Doctors 3D-print 'living' body parts
Custom-made, living body parts have been 3D-printed in a significant advance for regenerative medicine, say scientists.
The sections of bone, muscle and cartilage all functioned normally when implanted into animals.
The breakthrough, published in Nature Biotechnology, raises the hope of using living tissues to repair the body.
Experts described the technology, developed in the US, as a "goose that really does lay golden eggs".
The idea of placing individual human cells in a precise pattern to replace a damaged jaw, missing ear or scarred heart muscle holds much promise.
But the field has been limited by the huge challenge of keeping the cells alive - they become starved of oxygen and nutrients in tissues thicker than 0.2 millimetres.
The team at Wake Forest Baptist Medical Centre developed a new technique that 3D-prints a tissue riddled with micro-channels, rather like a sponge, to allow nutrients to penetrate the tissue.
The Integrated Tissue and Organ Printing System - or Itop - combines a bio-degradeable plastic which gives the structure and a water-based gel which contains the cells and encourages them to grow.
When the structures were implanted into animals, the plastic broke down as it was replaced by a natural, structural "matrix" of proteins produced by the cells.
Meanwhile, blood vessels and nerves grew into the implants.
Prof Anthony Atala, the lead researcher, said tissues could now be printed on a human scale.
While the implants have the same strength as human tissues, the researchers are now waiting to see how durable they are.
But Prof Atala said 3D printing was opening new doors for medicine.
He told the BBC News website: "Let's say a patient presented with an injury to their jaw bone and there's a segment missing.
"We'd bring the patient in, do the imaging and then we would take the imaging data and transfer it through our software to drive the printer to create a piece of jawbone that would fit precisely in the patient."
Similar techniques in which the biodegradable scaffolding is built first and then soaked in cells are already being used in patients.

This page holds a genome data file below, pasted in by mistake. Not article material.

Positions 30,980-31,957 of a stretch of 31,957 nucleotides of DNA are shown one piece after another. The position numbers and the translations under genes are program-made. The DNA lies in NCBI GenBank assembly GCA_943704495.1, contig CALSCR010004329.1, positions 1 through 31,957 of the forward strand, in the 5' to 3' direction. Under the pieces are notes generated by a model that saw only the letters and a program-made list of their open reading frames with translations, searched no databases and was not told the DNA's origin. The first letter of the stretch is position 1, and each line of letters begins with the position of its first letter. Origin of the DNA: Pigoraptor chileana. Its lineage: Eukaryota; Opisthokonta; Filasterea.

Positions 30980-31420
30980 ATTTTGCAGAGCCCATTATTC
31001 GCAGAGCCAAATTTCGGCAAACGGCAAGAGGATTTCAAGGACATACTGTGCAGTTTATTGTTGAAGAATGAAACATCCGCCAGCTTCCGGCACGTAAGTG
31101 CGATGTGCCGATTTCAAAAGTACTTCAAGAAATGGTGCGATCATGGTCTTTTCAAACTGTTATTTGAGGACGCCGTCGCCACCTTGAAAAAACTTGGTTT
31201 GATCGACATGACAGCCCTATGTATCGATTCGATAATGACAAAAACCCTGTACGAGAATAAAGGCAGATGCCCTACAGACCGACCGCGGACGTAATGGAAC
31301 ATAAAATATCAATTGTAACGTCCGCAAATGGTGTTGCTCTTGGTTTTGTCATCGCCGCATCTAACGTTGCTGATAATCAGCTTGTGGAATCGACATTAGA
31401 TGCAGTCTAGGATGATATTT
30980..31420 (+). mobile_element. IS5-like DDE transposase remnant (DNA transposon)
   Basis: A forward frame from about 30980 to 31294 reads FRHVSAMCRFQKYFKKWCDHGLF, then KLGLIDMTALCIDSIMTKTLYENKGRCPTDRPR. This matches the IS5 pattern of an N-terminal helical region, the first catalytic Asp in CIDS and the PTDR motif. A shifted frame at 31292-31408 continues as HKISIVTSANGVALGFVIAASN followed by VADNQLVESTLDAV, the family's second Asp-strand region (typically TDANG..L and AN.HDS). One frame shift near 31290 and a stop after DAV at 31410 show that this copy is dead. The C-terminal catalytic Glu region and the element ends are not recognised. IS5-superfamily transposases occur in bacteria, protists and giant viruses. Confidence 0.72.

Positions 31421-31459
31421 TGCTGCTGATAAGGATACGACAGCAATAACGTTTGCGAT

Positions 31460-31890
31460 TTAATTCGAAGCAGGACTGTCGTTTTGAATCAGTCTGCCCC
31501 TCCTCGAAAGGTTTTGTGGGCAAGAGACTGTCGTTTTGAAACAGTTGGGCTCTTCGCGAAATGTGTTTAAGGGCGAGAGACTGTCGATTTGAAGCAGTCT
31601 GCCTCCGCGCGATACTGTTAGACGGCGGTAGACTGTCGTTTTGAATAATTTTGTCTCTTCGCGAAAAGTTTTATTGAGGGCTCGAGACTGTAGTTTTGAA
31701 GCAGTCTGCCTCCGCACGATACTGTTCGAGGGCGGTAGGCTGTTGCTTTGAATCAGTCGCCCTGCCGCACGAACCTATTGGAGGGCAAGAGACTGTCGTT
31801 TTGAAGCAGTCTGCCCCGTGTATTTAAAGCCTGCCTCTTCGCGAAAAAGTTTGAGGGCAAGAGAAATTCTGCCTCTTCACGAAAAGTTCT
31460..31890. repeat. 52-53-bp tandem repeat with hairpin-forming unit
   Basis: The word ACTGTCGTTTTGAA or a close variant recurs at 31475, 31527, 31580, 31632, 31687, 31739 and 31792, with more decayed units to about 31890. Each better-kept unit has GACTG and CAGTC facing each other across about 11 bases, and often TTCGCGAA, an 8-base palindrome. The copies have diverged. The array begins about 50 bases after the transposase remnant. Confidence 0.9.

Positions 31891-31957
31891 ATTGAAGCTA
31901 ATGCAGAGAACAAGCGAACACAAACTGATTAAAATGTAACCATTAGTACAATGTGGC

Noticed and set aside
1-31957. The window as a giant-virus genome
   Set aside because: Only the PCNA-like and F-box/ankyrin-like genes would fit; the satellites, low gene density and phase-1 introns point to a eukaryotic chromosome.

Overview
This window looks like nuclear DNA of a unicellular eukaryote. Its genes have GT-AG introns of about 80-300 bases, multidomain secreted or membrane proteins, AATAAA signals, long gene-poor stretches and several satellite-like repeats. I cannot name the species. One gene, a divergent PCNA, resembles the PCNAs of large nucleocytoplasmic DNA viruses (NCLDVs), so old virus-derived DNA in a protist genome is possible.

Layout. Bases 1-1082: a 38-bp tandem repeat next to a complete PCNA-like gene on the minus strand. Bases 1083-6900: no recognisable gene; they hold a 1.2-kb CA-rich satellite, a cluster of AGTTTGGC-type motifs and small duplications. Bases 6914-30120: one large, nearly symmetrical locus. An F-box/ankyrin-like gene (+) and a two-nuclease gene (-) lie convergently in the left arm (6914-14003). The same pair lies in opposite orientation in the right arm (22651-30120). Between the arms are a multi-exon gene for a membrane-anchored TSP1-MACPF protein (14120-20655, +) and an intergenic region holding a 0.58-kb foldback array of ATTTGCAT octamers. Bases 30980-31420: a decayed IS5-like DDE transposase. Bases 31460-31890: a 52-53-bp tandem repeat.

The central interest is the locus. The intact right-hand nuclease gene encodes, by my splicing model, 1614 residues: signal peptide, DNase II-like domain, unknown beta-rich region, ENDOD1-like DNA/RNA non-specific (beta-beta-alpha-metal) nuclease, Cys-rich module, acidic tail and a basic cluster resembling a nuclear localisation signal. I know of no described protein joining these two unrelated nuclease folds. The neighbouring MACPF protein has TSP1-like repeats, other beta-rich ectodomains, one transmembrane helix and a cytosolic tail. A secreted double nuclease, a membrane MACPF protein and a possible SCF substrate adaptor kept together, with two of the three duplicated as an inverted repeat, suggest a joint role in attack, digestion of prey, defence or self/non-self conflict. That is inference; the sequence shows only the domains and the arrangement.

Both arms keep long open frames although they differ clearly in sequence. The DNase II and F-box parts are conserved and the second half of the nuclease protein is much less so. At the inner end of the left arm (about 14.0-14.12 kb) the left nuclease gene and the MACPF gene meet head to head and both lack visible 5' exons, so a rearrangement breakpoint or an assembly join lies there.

Women were given lab-grown vaginas at the Wake Forest centre two years ago, but the range of treatments is again limited by keeping the cells alive.
Prof Atala added: "In this study we printed a wide range of tissue strengths - from muscles as a soft tissue to cartilage and bone as a hard tissue showing a whole range of tissue strengths is possible.
"The hope is to continue work on these technologies to target other humans tissues as well."
And ultimately they aim to print directly into a patient.
Prof Martin Birchall, a surgeon at University College London, said the results were "striking".
He told the BBC: "The prospect of printing human tissues and organs for implantation has been a real one for some time, but I confess I did not expect to see such rapid progress.
"They have managed to create what appears to be the goose that really does lay golden eggs!"
He cautioned there was still more research to be done before the printer could be used in patients.
But he concluded: "Given the scale of this breakthrough, progress in other fields, the resources available to the researchers at Wake Forest and the imperatives for human health, I think it will be less than a decade before surgeons like me are trialling customised printed organs and tissues. I can't wait!"
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